Monday, November 8, 2010

Jean Seberg

"Seberg was born in Marshalltown, Iowa, the daughter of Dorothy (née Benson), a substitute teacher, and Edward Seberg, who was a druggist.[2][3] Her family was Lutheran and of Swedish ancestry.[4][5] Seberg studied at the University of Iowa."-Wikipedia

Looking at photos of the young Jean Seberg, her image of eternal youth-carefree, young and cruel, forever immortalized in "Breathless", it's hard to picture the downward spiral she went through and the surreal circumstances surrounding her death.

"...In 1970, Seberg had an affair with a college student named Carlos Navarra, which produced a daughter. When she was seven months pregnant, the FBI created a false story[21] that the child she was carrying was not fathered by her husband Romain Gary, but by a member of the Black Panthers Party, Raymond Hewitt. The story was reported by gossip columnist Joyce Haber of the Los Angeles Times,[22] and Newsweek magazine.[23] During her pregnancy, Seberg claimed that her husband Gary was the father. She gave birth to a girl named Nina on August 23, 1970, but the infant died two days later.[24] Seberg subsequently confessed that her daughter was in fact the result of an affair she shared with Navarra during her separation from Gary, and they divorced by the year's end.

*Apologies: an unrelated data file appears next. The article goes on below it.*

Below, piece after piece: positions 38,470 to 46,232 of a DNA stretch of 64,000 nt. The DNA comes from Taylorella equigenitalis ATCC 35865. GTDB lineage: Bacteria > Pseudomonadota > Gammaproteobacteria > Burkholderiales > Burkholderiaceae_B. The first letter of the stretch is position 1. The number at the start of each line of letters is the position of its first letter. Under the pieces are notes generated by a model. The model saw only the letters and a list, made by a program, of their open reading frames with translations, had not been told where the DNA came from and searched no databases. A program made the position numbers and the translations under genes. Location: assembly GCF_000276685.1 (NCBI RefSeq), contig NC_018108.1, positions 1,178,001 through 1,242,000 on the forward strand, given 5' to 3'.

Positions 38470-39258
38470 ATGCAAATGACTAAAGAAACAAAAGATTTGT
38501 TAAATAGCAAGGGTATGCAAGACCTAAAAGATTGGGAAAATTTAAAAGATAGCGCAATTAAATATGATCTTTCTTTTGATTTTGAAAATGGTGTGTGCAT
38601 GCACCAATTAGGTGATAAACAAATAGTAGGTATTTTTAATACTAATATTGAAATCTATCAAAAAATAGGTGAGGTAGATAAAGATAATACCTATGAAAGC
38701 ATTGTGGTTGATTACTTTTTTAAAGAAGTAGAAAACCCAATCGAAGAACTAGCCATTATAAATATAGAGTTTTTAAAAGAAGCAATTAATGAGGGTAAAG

In 1972, she married film director Dennis Berry. She also became dependent on alcohol and prescription drugs. Although they were separated the last few years of her life, Seberg and Berry did not divorce.

Seberg's problems were compounded when she went through a form of marriage to an Algerian Ahmed Hasni, on May 31, 1979. The brief ceremony had no legal force because she was still married to Berry.[25] In July, Hasni persuaded her to sell her second apartment on the Rue du Bac, and he kept the proceeds (reportedly 11 million francs in cash), announcing that he would use the money to open a Barcelona restaurant.[26] The couple departed for Spain but she was soon back in Paris alone, and went into hiding from Hasni, who she said had grievously abused her.[27]

In her later life, Seberg dealt with clinical depression, something that was not revealed until after her death.[10]..."-Wikipedia

"....In August 1979, she went missing and was found dead eleven days later in the back seat of her car, which was parked close to her Paris apartment in the 16th arrondissement. The police report stated that she had taken a massive overdose of barbiturates and alcohol (8 g per liter). A suicide note ("Forgive me. I can no longer live with my nerves.") was found in her hand, and "probable suicide" was ultimately ruled the official cause of death by the French coroner. However, it is often questioned how she could have operated a car with that amount of alcohol in her body, and without the corrective lenses she always maintained she absolutely needed for driving.[28] One year later, her former husband Romain Gary committed suicide."-Wikipedia

More on Jean Seberg by Roger Ebert.

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